JoeBlow
Miami Area, Fl

Wouldn't "great cities" and populations of hundreds of thousands or even Millions turn up via archeology?

Wouldn't we have found a site where a great battle where hundreds of thousands of people died carrying weapons? Archeology would have found that by now.

Yes, it is possible that the BOM is historical, and we just have not uncovered any real evidence based on BOM claims.

Yes, it is possible, but common sense would suggest that it did not happen.

Idaho Coug
Meridian, Idaho

The central theme of the Book of Mormon is the testimony of Jesus Christ accumulating in His physical appearance in the New World. The story of His appearance in the BofM seems to be quite dramatic. He came in great glory, preceded by fantastic and wide-ranging natural events, appeared to a large number of people, remained for an extended period of time, performed miracles, and introduced Mormonism or the same gospel we claim was restored by JS. This HAD to leave a dramatic impact on the culture and beliefs of those who lived during that time.

Evidences of THAT would be huge to the claims we make of the Book of Mormon. Evidences of this would be very difficult to brush off as something else. It would be far more than a "lucky hit" by Joseph Smith. And regardless of what some may say, it would have a phenominal effect of the missionary work of the church.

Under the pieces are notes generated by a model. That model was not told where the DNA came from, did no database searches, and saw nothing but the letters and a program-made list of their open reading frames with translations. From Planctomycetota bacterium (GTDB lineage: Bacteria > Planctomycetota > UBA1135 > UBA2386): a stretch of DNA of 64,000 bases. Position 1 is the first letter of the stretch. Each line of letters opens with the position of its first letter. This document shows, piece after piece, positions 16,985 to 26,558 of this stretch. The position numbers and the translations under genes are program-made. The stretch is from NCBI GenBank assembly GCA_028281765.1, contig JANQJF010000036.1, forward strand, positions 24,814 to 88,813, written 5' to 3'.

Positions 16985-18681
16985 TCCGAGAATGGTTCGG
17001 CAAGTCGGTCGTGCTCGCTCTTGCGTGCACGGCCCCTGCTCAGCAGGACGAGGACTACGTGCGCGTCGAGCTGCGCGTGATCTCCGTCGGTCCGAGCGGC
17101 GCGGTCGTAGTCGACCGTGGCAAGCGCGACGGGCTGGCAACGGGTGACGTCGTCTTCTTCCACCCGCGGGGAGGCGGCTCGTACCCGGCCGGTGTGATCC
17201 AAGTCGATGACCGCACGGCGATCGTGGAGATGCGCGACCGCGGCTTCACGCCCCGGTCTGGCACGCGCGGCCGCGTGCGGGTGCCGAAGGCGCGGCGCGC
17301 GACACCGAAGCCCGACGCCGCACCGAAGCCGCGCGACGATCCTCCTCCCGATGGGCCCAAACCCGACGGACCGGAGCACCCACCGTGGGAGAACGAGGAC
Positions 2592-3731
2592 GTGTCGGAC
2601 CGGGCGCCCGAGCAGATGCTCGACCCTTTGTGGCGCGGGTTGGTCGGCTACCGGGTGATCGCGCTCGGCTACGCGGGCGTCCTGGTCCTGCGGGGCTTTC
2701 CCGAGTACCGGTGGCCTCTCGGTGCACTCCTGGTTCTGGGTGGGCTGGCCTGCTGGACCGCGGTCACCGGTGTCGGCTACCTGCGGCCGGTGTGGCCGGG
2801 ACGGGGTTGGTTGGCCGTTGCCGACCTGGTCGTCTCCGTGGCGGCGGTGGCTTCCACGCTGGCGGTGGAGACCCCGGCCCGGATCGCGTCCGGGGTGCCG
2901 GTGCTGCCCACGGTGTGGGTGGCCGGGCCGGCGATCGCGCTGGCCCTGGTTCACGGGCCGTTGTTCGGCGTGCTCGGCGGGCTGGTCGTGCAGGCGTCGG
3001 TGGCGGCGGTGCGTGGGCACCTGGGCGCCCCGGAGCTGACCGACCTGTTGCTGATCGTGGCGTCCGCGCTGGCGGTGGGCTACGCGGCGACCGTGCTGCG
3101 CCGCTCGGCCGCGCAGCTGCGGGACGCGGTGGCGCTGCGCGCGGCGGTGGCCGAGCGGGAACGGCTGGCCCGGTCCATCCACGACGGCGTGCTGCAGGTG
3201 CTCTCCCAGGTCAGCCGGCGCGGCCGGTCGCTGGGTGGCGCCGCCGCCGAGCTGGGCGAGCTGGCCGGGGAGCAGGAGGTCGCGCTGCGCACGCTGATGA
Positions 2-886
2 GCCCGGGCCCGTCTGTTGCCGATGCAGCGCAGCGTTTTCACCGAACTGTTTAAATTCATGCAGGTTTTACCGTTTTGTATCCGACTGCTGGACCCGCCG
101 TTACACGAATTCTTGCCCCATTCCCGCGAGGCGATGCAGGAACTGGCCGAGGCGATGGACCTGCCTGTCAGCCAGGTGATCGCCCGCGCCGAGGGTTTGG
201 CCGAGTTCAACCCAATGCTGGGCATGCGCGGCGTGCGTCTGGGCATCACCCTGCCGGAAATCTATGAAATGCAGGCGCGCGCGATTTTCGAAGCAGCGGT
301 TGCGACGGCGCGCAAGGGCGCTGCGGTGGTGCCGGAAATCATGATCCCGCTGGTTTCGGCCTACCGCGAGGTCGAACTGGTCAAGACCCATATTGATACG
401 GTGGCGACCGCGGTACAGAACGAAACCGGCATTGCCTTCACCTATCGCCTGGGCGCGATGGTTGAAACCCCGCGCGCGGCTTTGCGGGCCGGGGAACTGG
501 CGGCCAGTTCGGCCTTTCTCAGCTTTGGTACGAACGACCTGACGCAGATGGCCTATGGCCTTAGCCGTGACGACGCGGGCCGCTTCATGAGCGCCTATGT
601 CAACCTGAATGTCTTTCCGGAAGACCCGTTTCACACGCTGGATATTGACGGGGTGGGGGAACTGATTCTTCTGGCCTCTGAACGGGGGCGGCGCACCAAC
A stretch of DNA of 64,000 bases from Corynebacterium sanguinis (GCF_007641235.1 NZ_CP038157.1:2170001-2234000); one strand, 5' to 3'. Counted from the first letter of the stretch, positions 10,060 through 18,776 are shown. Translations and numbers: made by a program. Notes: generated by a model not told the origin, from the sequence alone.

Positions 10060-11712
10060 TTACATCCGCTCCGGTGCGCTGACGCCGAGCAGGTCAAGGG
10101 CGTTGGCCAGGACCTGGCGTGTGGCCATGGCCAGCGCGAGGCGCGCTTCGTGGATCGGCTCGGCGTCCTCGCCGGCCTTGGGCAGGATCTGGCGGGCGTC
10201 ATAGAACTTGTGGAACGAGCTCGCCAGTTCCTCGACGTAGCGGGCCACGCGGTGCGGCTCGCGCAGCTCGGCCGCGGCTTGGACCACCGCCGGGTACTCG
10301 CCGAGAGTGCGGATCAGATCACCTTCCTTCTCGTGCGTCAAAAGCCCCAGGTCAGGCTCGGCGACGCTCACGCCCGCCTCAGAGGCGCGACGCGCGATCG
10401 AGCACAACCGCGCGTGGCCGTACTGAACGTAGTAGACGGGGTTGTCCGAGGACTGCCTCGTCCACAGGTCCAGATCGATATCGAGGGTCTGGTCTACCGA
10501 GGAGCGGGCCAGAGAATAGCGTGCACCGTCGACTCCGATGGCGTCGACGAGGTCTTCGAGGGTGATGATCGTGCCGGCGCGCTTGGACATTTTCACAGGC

I would love to see some evidence that the dramatic events surrounding the visitation of Christ occurred. I don't that we teach a Limited Visitation Theory. It HAD to impact those people and that culture in a phenominal way!

NoMad
Grantsville, UT

To: "Michael_M"

"Ask yourself this: Archaeology and DNA studies show that there was no Biblical flood in America. Science shows that humans have lived in the Americas without interruption for more than 10,000 years."

The Grand Canyon from the October-December 2008 quarterly publication, Answers. Written by eminent geologist Dr. Andrew Snelling. "Within this sandstone, we find grains of the mineral zircon, which is relatively easy to trace to its source because zircon usually contains radioactive uranium. By dating these zircon grains, using the uranium-lead U-Pb) radioactive method, it has been postulated that the sand grains in the Navajo Sandstone came from the Appalachians of Pennsylvania and New York, and from former mountains further north in Canada. If this is true, the sand grains were transported about 1,250 miles (2012 km) right across North America."

Idaho Coug
Meridian, Idaho

To NoMad -

I'm not sure what you are trying to say by your quote. Are you saying this proves a worldwide flood?

Google "zircon and the grand canyon" and one of the first things that pop us in an article from Nature News. This quote in it was interesting: